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“One would risk being disgusted if one saw politics, justice, and one’s dinner in the making.”
Nicolas de Chamfort (1741–1794)
The Andrews government Achilles heel has been on display last week. Much-needed modern and fit-for-purpose public health laws were forced through the lower house of Parliament despite some obvious flaws.
The Andrews government’s pandemic laws have proved controversial.Credit:The Age
The new laws improve the state’s ability to battle health emergencies and are the rough equivalent of laws used around Australia. Subject to some kinks being ironed out, they are in many ways an improvement on the laws they replace.
But apart from the substantive law, the politics has been clumsy. Instead of consulting crucial stake-holders and experts from the legal and medical communities – all of whom have valuable contributions to make, [Hugh De Kretser wrote an excellent op-ed for this masthead] all of whom would ensure we have a better law to meet the inevitable challenges that COVID-19 will leave – the government curtailed debate, crunched the numbers and piled pressure on the crossbench independents in the upper house to fix their mess.
A much better approach would have been to get it right at the start instead of using the ALP’s majority to slam it through the lower house.
Some light tweaking may then have been required to secure the numbers in the upper house, but that seems not to be the Premier’s style. Consultation is difficult and can take time, and it does not come naturally to Dan Andrews.
Demonstrators gathered at the steps of Parliament House on Tuesday evening.Credit:Simone Fox Koob
Sadly, the high-handed approach to updating the old emergency health laws has poured fuel on the smouldering bin-fire lit by conspiracy theorists and anti-vaxxers who see evil lurking in every shadow. Difficult as it is to see things from their point of view, they think every move by Dan Andrews is suspicious and a step towards dictatorship.
Much as we do need to guard against any permanent reduction in liberty and freedom, finding a balance between human rights and rampant disease requires re-thinking some of what we have until now taken for granted.
The sensible contributors who oppose the new public health laws are doing democracy a favour by forcing us to scrutinise aspects of making laws that mostly we do not bother with.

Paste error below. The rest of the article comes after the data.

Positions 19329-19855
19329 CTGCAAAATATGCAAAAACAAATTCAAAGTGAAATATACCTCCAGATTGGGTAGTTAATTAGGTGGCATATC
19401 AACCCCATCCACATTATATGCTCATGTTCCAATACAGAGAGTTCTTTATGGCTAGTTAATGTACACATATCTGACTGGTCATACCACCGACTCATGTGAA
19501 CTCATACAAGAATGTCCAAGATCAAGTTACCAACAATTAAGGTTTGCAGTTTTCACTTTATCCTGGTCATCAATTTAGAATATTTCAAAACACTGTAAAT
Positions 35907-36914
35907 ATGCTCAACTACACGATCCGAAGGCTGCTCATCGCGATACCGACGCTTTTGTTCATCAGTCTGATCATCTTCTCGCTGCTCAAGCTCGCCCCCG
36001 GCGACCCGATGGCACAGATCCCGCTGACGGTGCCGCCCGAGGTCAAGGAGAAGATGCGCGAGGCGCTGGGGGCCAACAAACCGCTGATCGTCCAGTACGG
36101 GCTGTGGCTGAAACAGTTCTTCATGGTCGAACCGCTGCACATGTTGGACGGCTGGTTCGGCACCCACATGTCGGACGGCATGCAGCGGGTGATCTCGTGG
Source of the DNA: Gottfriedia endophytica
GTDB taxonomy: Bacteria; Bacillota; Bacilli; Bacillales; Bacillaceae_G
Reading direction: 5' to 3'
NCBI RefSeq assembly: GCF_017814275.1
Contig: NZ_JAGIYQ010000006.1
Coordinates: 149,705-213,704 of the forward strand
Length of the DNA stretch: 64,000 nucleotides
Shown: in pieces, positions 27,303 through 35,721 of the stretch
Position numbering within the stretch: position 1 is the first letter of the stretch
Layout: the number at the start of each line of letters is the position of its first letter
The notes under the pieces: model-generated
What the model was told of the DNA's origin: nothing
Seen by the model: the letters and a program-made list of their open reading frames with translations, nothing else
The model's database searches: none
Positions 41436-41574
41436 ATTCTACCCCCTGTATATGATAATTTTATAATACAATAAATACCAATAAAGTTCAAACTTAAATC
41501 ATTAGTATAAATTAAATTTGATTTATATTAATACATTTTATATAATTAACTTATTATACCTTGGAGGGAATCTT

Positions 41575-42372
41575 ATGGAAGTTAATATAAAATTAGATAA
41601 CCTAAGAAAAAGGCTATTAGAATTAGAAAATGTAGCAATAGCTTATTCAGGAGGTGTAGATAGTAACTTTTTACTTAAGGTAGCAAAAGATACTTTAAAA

Opportunistic posturing by some in the state opposition though, has seen them try to weaponise anxiety and harness the very worst of the anti-Andrews brigade. It is a perilously dangerous path to go down, and they may come to regret it.
The Andrews government Achilles heel has been on display last week.Credit:Illustration: Matt Davidson
Shadow treasurer David Davis addressed a tiny and incoherent group of protesters on the steps of Parliament this week. I happened to be in the city the day before and saw the same group.
They are not making any useful or genuine contribution to public policy. Their absurd and over-stated allegations wrapped in vile language, threats of violence and wild accusations of criminality mark them as fringe dwellers in a democracy.
By addressing them, albeit as props for the TV cameras, David Davis has gifted the conspiracists a veneer of legitimacy they do not deserve.
His decision suggests that one of the opposition’s most senior and effective parliamentary brawlers has not learned anything from his crazy-brave attempts to stop sky rail and level crossing removals a few years ago. That campaign against a much-needed and welcomed congestion-busting infrastructure project cost the Liberals support in key marginals in the south-east suburbs.
Protesters clash with Victoria Police officers at an anti-lockdown rally in Richmond.Credit:Chris Hopkins
The overwhelming majority of Victorians have now been vaccinated and are desperate for an end to the undermining and lunacy of the same groups who rioted at the CFMEU offices, desecrated the Shrine and assaulted police en-masse at the Barkers Road river crossing in Kew.
Why would a leading figure in mainstream politics indulge the fringe? This is a reckless path to go down and Matthew Guy ought to assert his growing authority, enhanced since making the call to sack his good friend Tim Smith, to pull his veteran colleague into line as well.
There is a vital role for the state opposition to play in improving these laws as they present themselves as a genuine alternative government in the countdown to the November 2022 state election.
The opposition insists that the Premier release the public health advice that triggered lockdowns and curfews. They are right to do so.
The government’s continued refusal to let the public know who advised what and when is absurd. Attempts at cover-ups are always worse than the fallout they seek to avoid – ask Gladys Berejiklian. If there are flaws in the reasoning, or mistakes were made, then let us see and learn from them.
The opposition and the legal community are also correct when they call for better oversight of the new public health orders.
The laws must provide for a Supreme Court judge or the Ombudsman to have oversight to make sure the politicians comply.
Public health orders and the laws that authorise them are not a game. They are a vital tool in the medical kit to stop Victoria from ending up like Brazil, the UK, Florida or other jurisdictions where politics has interfered with public health.
The virus does not care which political party is in power or whose ambitions are aided or thwarted. The virus does not vote.
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